May 18, 2024

Bowlingual Dog

Animal Planet Directory

GBHS takes over shelter after dogs found dead, sick and starving

FIELD. WE’LL GET TO THE FORECAST IN JUST A MOMENT. BUT WE BEGIN TONIGHT WITH THE GREATER BIRMINGHAM HUMANE SOCIETY TAKING OVER A SISTER SHELTER IN WALKER COUNTY. THANKS SO MUCH FOR JOINING US ON SHERI FALK. I’M GUY RAWLINGS AS OF THIS MORNING, JBS IS MANAGING WALKER COUNTY ANIMAL SERVICES. AS MANY ANIMALS WERE RECENTLY FOUND DEAD, SICK AND STARVING. WVTM13’S LISA CRANE EXPLAINS HOW THE COUNTY FACILITY GOT SO OVERCROWDED. COME ON, CAN YOU GOT IT. THIS IS ONE OF THE PUPS THAT DID NOT SURVIVE THEIR STAY AT WALKER COUNTY’S IMPOUND FACILITY, THE GREATER BIRMINGHAM HUMANE SOCIETY. WORKERS TOOK THE STARVING DOG TO A VET, BUT IT WAS TOO FAR GONE. IT’S JUST REALLY HORRIFIC. THEY THE DOGS WE SAW LAST WEEK WERE EMACIATED. THEY WERE EATING CAT FOOD, WHICH IS NOT NUTRITIOUS, NUTRITIOUS ENOUGH FOR A DOG TO EAT. AND THEY’RE SICK AND THEY’RE FULL OF WORMS AND THEY’RE JUST THEY’RE SICK AND THEY’RE IN BAD SHAPE. AND WE JUST WANT TO TAKE THE ONES THAT ARE HERE AND WE WANT TO SAVE THEM AND HELP THEM. GBS NOW HAS THE CONTRACT TO RUN THE IMPOUND FACILITY FOR WALKER COUNTY. THEY’RE HERE TODAY CLEANING UP POUNDS AND POUNDS OF FECES AND URINE, TRIAGING THE ANIMALS AND WORKING TO GET THEM BATHED, FED, TREATED AND VACCINATED. THEN THEY’LL FOCUS ON THE BUILDING AND FACILITIES. IT NEEDS A LOT OF NEW STUFF TO BE HUMANE PLACE FOR ANIMALS TO BE RIGHT NOW IT YOU KNOW, FRANKLY, YOU’D BE BETTER OFF NOT BEING HERE BLACK CORNELIUS SAYS MANY COUNTY FACILITIES IN ALABAMA ARE IN THE SAME SHAPE. NOT ENOUGH MONEY OR WORKERS. A SHORTAGE OF VETS. AND IN THIS CASE, WALKER COUNTY WAS TRYING TO BE A NO KILL SHELTER. SO PLENTY OF ANIMALS COMING IN AND NOT ENOUGH GOING OUT. IT’S LAUDABLE, BUT WHEN YOU’RE AN IMPOUNDMENT FACILITY, THAT’S HARD TO DO BECAUSE YOU MAY HAVE A HOARDING CASE COME IN, YOU MAY HAVE TO TAKE IN DANGEROUS ANIMALS. YOU DON’T HAVE ANY CONTROL OF YOUR INTAKE. SO IT IS VERY DIFFICULT AND YOU CAN’T HOLD ANIMALS INDEFINITELY. RIGHT NOW, JBS IS WORKING TO SAVE ALL THESE ANIMALS AND GET THEM HEALTHY ENOUGH TO BE ADOPTED. UNTIL THEN, THE BEST WAY TO HELP IS TO ADOPT FROM THEIR OTHER FACILITIES. THAT’LL FREE UP SOME SPACE FOR THESE ANIMALS. AND RIGHT NOW ADOPTION FEES ARE ONLY $25. THAT SPECIAL RUN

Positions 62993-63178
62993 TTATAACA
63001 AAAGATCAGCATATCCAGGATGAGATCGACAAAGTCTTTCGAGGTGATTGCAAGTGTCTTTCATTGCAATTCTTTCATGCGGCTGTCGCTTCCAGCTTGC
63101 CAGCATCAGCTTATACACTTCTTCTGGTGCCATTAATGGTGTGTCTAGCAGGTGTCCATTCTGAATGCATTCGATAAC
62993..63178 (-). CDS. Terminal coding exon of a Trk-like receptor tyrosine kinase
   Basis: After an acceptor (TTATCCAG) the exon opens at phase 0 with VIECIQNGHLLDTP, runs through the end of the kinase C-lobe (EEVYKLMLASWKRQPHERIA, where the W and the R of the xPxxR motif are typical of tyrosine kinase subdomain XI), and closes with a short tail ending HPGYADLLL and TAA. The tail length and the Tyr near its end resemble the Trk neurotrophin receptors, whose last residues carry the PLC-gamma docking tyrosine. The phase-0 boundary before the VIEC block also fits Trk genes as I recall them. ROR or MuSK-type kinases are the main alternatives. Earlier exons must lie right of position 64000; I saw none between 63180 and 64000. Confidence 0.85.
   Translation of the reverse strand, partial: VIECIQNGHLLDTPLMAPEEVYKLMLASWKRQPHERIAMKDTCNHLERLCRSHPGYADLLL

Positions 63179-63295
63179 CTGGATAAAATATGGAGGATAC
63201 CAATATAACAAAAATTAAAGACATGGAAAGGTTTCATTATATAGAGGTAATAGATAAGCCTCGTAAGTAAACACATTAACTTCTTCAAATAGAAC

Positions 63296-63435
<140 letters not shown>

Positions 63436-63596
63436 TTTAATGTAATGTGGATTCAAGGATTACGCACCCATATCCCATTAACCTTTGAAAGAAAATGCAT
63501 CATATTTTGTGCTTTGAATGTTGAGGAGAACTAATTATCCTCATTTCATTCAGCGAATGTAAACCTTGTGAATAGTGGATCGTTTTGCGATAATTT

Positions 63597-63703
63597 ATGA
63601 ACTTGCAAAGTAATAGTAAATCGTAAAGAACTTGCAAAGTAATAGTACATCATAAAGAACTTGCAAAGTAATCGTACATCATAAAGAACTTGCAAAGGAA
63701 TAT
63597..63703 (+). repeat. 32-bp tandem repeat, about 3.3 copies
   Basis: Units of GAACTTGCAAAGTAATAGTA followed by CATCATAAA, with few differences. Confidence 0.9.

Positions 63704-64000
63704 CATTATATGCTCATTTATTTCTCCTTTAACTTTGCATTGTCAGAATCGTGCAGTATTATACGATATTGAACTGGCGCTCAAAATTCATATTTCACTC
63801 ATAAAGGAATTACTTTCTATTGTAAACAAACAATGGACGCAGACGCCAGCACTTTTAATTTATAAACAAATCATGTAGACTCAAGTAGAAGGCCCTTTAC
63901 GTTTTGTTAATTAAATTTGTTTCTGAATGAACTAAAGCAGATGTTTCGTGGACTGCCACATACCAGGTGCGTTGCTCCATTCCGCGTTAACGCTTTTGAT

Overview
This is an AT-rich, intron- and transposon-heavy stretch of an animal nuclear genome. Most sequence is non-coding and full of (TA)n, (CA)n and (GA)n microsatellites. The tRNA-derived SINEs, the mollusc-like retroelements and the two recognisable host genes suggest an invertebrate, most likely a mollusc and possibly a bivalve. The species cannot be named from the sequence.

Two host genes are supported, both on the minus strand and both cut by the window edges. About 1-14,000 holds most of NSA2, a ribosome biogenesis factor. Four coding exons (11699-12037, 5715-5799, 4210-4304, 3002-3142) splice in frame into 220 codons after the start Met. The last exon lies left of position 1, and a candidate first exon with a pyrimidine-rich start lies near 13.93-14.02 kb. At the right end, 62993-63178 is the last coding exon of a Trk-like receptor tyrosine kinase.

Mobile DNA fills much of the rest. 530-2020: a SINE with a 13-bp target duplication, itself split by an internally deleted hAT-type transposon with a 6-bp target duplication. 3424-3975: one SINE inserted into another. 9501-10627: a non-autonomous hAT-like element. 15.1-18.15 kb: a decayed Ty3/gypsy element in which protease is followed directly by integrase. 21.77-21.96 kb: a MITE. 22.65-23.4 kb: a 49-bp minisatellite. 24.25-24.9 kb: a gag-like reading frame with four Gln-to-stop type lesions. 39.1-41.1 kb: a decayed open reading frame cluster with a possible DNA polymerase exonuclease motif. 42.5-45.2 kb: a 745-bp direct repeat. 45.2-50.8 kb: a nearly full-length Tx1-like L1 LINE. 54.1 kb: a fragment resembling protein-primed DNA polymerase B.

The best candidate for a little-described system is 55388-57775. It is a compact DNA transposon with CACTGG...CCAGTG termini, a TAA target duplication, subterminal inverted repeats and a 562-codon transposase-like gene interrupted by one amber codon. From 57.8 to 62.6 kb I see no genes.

Greater Birmingham Humane Society takes over shelter after dogs found dead, sick and starving